Marx in fact was very anti-Tsarist Russia, so much so that it led him to support the British-French side in the Crimean war (a clear error of judgement in our view) and to be lukewarm about Slav movements for independence from Austria or Turkey (which at least shows that Marx never supported independence movements because he believed in some mythical abstract “right to self-determination for small nations”). Marx supported the establishment of centralized States in Germany and Italy as he felt this would allow a more rapid capitalist development in these countries; and he supported the North in the American Civil War since he felt that a victory for the slave-owning South would slow down the development of capitalism in America.

These policies made certain sense at a time when capitalism had not yet fully created the material basis for Socialism as a means of hastening this. But once capitalism had done this, as it did within thirty years of Marx’s death, then they became, in accordance with Marx’s own theory, outdated and reactionary. The thirty years following Marx’s death saw the electrification of industry, the invention of the internal combustion engine, the coming of radio and other technological developments which clearly showed that the problem of production had been solved, that scarcity had finally been conquered and that mankind could at last begin to enjoy the benefits of the forced labour of past generations of toiling producers—provided they abolished capitalism and established Socialism. Then in 1914 came the aptly-named first world war which marked the emergence of capitalism as the unchallenged and predominating world system and ended in the break-up of the three reactionary Empires Marx had seen as threats to democratic and socialist advance in his time.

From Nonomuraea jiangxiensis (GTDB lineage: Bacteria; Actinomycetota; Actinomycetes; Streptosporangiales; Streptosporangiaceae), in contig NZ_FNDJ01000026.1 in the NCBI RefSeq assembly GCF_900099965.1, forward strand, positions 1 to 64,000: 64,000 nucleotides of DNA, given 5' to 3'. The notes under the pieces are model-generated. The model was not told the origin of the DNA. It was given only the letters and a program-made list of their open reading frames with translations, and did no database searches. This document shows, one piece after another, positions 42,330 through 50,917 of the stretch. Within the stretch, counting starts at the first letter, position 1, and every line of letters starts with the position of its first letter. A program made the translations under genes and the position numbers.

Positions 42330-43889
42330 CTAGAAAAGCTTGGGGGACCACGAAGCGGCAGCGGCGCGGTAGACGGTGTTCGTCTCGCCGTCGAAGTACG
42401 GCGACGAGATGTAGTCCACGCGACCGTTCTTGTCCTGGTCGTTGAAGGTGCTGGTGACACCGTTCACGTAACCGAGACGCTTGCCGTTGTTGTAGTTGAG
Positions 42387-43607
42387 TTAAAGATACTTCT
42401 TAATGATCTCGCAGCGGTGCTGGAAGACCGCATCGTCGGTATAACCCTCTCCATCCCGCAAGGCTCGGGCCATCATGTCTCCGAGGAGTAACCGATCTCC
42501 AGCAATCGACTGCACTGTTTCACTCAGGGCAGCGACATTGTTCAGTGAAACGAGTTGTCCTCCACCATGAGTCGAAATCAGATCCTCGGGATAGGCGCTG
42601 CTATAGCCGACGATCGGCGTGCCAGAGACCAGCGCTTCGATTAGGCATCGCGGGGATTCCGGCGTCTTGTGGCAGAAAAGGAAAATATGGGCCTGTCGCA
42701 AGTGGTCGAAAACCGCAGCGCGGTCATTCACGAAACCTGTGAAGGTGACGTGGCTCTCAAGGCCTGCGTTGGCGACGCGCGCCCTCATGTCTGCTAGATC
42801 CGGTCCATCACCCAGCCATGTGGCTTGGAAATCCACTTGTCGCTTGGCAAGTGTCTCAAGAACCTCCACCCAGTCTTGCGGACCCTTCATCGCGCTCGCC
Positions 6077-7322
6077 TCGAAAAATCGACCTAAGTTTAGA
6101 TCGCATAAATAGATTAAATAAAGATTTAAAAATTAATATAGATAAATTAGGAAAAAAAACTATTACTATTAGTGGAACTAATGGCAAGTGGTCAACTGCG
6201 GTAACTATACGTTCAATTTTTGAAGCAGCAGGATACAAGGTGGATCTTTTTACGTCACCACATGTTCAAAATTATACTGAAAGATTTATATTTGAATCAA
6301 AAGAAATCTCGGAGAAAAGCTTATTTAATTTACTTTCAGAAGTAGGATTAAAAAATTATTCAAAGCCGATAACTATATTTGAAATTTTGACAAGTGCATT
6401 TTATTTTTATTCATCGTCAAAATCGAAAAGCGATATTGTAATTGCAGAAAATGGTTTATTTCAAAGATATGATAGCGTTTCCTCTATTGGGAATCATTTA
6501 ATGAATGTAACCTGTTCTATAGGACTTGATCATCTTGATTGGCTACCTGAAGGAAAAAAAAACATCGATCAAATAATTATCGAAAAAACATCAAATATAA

In these changed circumstances, an application of the Marxist method showed that Socialists need no longer help capitalism prepare the way for Socialism—it  now done this and so became a completely reactionary social system—but  should rather concentrate exclusively on encouraging the growth of socialist consciousness and organization amongst the working class. This has been the policy of the Socialist Party of Great Britain since our formation in 1904 and why we have always refused to be sidetracked into advocating or supporting democratic or social reforms or movements to set up new States or to take sides in wars.